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html 5 video performance

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lvm
 
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Post Posted November 5th, 2017, 12:45 pm

Quick and dirty HTML5 video performance test: how much CPU is used on my system (32-bit linux, phenom II X4 975, nvidia gt240 vdpau/libva1) to play this video: https://www.youtube.com/watch?v=v_NRSoVncJQ in 1080p

seamonkey 2.49.1 00:05:38
firefox 56.0 00:04:49
chromium 62.0.3202.75 00:02:29

Twice less efficient than chrome. Sad...

DanRaisch
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Post Posted November 5th, 2017, 1:46 pm

And what do those numbers represent? They look like time figures and not percent CPU usage as you mentioned in your first line.

therube

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Post Posted November 6th, 2017, 2:53 pm

SeaMonkey 2.49.1
XP SP3, Geforce 4, variable, "Auto 480", ~50 % CPU.
XP SP3, Geforce 4, variable, "1080p HD", ~87 % CPU (not viable).

Chrome 38, sandboxed
XP SP3, Geforce 4, variable, "Auto 360", ~12 % CPU.
XP SP3, Geforce 4, variable, "480", ~20 % CPU.
XP SP3, Geforce 4, variable, "1080p HD", ~65 % CPU (viewable).
Mozilla/5.0 (Windows; U; Windows NT 6.1; en-US; rv:1.9.1.19) Gecko/20110420 SeaMonkey/2.0.14 Pinball CopyURL+ FetchTextURL FlashGot NoScript

lvm
 
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Post Posted November 7th, 2017, 12:57 am

DanRaisch wrote:And what do those numbers represent? They look like time figures and not percent CPU usage as you mentioned in your first line.


CPU usage is usually measured in absolute times but if you are more used to percentages you can divide the time by the video duration (2:17) and optionally by the number of cores (4). I doesn't really matter because only relative values are important - gecko-based browsers use twice the CPU amount compared to chrome. At least on linux, now I tried to do the same thing on 32-bit windows 7 and got rather unexpected results:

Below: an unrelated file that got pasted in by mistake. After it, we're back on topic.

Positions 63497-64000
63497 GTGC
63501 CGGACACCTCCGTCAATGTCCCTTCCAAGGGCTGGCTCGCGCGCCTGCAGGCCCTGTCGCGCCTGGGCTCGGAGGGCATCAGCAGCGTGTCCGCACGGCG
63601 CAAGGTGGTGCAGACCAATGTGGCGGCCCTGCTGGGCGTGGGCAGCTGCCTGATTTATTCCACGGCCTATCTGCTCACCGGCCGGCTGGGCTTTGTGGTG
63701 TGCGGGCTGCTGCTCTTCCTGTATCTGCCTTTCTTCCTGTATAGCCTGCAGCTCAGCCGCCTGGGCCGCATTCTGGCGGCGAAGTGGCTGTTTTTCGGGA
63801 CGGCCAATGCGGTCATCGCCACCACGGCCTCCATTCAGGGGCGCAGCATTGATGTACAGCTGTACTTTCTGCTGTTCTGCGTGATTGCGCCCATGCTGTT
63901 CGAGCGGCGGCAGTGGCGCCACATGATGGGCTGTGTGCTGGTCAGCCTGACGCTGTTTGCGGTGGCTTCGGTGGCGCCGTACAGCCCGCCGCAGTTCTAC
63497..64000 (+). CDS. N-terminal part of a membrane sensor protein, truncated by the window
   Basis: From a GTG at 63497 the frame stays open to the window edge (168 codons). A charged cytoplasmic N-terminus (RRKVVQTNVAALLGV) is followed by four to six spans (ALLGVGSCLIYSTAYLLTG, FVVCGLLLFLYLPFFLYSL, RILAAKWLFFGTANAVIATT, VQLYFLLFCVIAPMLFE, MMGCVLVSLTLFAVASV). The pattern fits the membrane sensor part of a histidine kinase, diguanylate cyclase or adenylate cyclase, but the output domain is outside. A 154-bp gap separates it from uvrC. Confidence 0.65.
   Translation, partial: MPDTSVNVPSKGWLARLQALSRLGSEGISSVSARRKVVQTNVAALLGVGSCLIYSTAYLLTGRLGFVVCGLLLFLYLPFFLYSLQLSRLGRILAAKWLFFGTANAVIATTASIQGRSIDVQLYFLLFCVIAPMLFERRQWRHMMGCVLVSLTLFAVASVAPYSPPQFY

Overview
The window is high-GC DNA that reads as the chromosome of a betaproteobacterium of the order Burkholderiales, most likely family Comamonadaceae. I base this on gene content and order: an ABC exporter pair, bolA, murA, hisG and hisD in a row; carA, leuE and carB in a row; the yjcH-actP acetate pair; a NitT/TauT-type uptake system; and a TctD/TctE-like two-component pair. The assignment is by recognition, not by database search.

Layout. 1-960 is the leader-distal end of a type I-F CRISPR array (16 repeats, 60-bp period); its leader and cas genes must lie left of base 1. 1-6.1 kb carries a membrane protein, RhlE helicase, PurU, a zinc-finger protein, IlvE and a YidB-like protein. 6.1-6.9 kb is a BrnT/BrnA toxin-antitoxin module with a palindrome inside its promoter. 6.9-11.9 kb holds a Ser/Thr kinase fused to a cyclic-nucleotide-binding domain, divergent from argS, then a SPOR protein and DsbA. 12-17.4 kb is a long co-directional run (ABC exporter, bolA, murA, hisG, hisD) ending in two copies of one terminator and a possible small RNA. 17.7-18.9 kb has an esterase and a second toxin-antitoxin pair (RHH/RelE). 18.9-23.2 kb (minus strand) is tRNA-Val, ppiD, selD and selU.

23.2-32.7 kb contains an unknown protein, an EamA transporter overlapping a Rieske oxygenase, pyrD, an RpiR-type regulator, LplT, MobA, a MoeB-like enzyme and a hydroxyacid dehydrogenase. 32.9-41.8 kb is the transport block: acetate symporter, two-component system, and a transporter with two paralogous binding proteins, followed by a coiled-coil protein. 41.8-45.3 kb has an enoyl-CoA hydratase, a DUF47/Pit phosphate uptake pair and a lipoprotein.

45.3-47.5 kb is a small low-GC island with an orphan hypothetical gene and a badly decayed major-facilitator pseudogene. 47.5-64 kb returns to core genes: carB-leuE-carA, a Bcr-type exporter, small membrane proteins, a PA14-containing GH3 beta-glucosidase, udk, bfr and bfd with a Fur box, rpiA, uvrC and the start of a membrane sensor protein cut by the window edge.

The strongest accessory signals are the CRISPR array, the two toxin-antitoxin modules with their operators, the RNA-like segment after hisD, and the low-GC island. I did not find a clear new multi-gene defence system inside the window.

firefox 56.0.2 - 0:02:36.404
chrome 62.0.3202.89 - 00:02:14
seamonkey - won't do it. Or rather google won't let it do it - 720p is the highest resolution available. Weird - 1080p worked fine on linux. In 720p performance is also pretty much similar for all browsers - around 50 seconds.

So on windows CPU usages are similar. My hypothesis is that hardware video acceleration doesn't work on linux but works on windows, but it is only a hypothesis. Windows setup is completely different by the way - i5-5300u with intel HD graphics 5500 and directx 11.

therube

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Post Posted November 7th, 2017, 9:22 am

CPU usage is usually measured in absolute times but if you are more used to percentages you can divide the time by the video duration (2:17)

I'm not following?

> CPU usage is usually measured in absolute times

Are you speaking of the amount of time it takes a task to complete?
(Like what UNIX time or top may show?)

> you can divide the time by the video duration (2:17)

So we're back to CPU time?
And just what time are we measuring?
The time that it takes to play a 2:17 video (which I would think to be 2:17)?
Or are we talking the amount "CPU time" (vs. "user time", or similar) that the video playback requires?